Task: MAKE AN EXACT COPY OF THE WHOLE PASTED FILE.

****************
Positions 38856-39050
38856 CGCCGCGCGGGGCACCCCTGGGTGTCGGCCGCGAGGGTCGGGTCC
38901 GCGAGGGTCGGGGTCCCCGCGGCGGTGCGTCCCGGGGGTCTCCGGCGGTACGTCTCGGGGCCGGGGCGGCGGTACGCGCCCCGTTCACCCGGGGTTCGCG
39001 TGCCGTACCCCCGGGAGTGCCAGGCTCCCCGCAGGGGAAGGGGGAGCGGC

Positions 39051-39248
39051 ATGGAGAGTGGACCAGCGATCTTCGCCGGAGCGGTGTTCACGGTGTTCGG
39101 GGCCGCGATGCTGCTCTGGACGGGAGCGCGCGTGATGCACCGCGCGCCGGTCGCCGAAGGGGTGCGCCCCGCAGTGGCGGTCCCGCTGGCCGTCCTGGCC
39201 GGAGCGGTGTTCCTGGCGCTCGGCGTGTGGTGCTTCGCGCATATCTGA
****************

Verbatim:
Positions 38856-39050
38856 CGCCGCGCGGGGCACCCCTGGGTGTCGGCCGCGAGGGTCGGGTCC
38901 GCGAGGGTCGGGGTCCCCGCGGCGGTGCGTCCCGGGGGTCTCCGGCGGTACGTCTCGGGGCCGGGGCGGCGGTACGCGCCCCGTTCACCCGGGGTTCGCG
39001 TGCCGTACCCCCGGGAGTGCCAGGCTCCCCGCAGGGGAAGGGGGAGCGGC

Positions 39051-39248
39051 ATGGAGAGTGGACCAGCGATCTTCGCCGGAGCGGTGTTCACGGTGTTCGG
39101 GGCCGCGATGCTGCTCTGGACGGGAGCGCGCGTGATGCACCGCGCGCCGGTCGCCGAAGGGGTGCGCCCCGCAGTGGCGGTCCCGCTGGCCGTCCTGGCC
39201 GGAGCGGTGTTCCTGGCGCTCGGCGTGTGGTGCTTCGCGCATATCTGA